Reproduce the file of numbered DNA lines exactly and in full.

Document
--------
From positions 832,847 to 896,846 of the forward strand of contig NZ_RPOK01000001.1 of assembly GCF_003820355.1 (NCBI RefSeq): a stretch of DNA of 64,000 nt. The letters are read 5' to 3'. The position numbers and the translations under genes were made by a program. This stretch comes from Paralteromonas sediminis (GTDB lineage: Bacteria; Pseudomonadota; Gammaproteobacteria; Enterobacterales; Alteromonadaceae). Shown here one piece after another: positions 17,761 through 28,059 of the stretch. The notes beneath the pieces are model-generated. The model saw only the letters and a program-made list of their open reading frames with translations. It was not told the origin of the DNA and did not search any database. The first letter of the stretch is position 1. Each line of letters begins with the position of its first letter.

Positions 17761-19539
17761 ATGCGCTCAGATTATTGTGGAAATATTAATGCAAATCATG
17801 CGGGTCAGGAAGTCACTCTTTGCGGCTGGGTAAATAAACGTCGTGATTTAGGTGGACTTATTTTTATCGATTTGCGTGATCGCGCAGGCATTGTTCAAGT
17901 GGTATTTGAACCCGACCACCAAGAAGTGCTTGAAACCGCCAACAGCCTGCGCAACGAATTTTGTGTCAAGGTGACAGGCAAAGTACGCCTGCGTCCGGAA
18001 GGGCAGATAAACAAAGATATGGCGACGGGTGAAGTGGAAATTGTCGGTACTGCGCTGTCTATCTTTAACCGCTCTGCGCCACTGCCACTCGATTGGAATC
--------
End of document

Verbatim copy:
From positions 832,847 to 896,846 of the forward strand of contig NZ_RPOK01000001.1 of assembly GCF_003820355.1 (NCBI RefSeq): a stretch of DNA of 64,000 nt. The letters are read 5' to 3'. The position numbers and the translations under genes were made by a program. This stretch comes from Paralteromonas sediminis (GTDB lineage: Bacteria; Pseudomonadota; Gammaproteobacteria; Enterobacterales; Alteromonadaceae). Shown here one piece after another: positions 17,761 through 28,059 of the stretch. The notes beneath the pieces are model-generated. The model saw only the letters and a program-made list of their open reading frames with translations. It was not told the origin of the DNA and did not search any database. The first letter of the stretch is position 1. Each line of letters begins with the position of its first letter.

Positions 17761-19539
17761 ATGCGCTCAGATTATTGTGGAAATATTAATGCAAATCATG
17801 CGGGTCAGGAAGTCACTCTTTGCGGCTGGGTAAATAAACGTCGTGATTTAGGTGGACTTATTTTTATCGATTTGCGTGATCGCGCAGGCATTGTTCAAGT
17901 GGTATTTGAACCCGACCACCAAGAAGTGCTTGAAACCGCCAACAGCCTGCGCAACGAATTTTGTGTCAAGGTGACAGGCAAAGTACGCCTGCGTCCGGAA
18001 GGGCAGATAAACAAAGATATGGCGACGGGTGAAGTGGAAATTGTCGGTACTGCGCTGTCTATCTTTAACCGCTCTGCGCCACTGCCACTCGATTGGAATC